Multimodal theranostic delivery system refers to delivery system containing more than one diagnostic agents and a therapeutic agent loaded on a nanocarrier with contrast ability for two or more imaging equipments. Multimodal theranostic delivery agent is applied mostly when two or more diagnostic equipments are involved for imaging [41]. As shown in Fig. 1b, nanomaterials as carriers are capable of accommodating various materials based on the final application of the delivery system, from targeting agents, such as forlic acid (FA) to diagnostic theranostic agents for use in MRI, computed tomography (CT), positron emission tomography-computed tomography (PET-CT), sensors and so on, and therapeutics. For instance, Zhang et al. [42] prepared a Gd-based nanocomposite using Si–Ti nanoparticles as the carrier of the Gd and FA as the contrast agent and targeting ligand respectively, for in vivo MRI and near-infrared-responsive photodynamic therapy in cancers. The resulting nanocomposites showed improved T1 weighted MRI contrast. Similarly, Zhang et al. [17] in a bimodal imaging research used GO nano-sheets in the presence of polyethylene glycol (PEG) as a compatibility agent to obtain GO/BaGdF5/PEG nanocomposite. The composite showed promising T1 weighted MR and CT imaging properties. Table 2 depicts previous research works that have reported nanodelivery of contrast agents using various nanoparticles.
Table 2

Previous works on gadolinium-based nanoparticles/nanocomposites contrast agents


Contrast agent






Improved T1-weighted MRI contrast property



Si–Ti NPs


Improved T1-weighted MRI contrast property





Gd2O3 treatment with PEG-silane showed enhanced R1 relaxivity





Nanotubes showed a R1/pH responsive MRI contrast properties



Protein-DTPA Gd


Enhanced T1 particle relaxivities





Superior contrast properties to commercial contrast agents





Nanoamplifiers showed enhanced contrast





Intracellular MRI contrast agent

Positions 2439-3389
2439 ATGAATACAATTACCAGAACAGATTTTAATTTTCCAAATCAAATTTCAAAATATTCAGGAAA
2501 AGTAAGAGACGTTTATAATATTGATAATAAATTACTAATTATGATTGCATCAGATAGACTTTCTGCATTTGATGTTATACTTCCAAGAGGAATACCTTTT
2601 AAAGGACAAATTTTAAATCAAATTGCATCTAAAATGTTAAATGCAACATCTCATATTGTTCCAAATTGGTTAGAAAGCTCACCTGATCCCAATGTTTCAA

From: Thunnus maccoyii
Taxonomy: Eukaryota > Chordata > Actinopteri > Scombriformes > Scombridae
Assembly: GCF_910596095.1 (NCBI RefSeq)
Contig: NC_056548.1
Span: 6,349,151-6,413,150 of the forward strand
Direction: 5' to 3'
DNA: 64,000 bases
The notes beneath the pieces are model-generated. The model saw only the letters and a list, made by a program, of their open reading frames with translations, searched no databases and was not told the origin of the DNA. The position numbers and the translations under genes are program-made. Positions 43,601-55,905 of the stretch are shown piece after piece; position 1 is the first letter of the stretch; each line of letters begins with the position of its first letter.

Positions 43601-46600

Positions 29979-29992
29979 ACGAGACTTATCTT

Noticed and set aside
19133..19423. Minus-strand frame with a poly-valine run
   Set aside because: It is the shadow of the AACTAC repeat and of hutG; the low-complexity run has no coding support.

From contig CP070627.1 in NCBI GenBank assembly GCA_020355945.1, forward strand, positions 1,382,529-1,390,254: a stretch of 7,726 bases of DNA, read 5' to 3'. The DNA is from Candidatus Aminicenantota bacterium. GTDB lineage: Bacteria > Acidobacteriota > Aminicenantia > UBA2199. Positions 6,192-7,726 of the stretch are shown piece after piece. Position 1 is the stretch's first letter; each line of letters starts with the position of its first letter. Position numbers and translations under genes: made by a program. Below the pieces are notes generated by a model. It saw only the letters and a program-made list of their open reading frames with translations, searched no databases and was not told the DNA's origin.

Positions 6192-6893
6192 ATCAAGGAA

Gd–Au NCs


Potential bimodal contrast agent





In vivo and in vitro results showed enhancement in intensity of MRI signals



The use of nano-carriers as tools for transporting contrast agents has been a promising start in contrast enhancement research, even more promising is the simultaneous delivery of the contrast agents as well as therapeutic agents using the same nanocarrier (Fig. 1b). Fascinating enough, only a handful of researchers have tried to simultaneously load contrast agents and chemotherapeutic agents onto nano-carriers for drug delivery. To the best of our knowledge, the articles that have reported simultaneous loading of Gd or Gd complexes and chemotherapeutic drugs onto GO and LDH nano-carriers are presented in Table 3.
Table 3

Gadolinium based nanocomposites for simultaneous delivery of drug and contrast agents


Contrast agent

Active agent

Cell type







Cervical cell (Hela)

Low cytotoxicity in vitro and good CT and T1-weighted MR imaging capabilities






Human liver cell (HepG2)

Shows greater tumor targeting imaging efficiency






Glioblastoma (U87)

Inhibit cancer cells growth and good MRI contrast for tumor identification






Human liver cell (HepG2)

Improved MRI T1 relaxivity with better cellular MRI contrast and with a substantial cytotoxicity against cancer cells






Breast cancer cell (MDA-MB-231)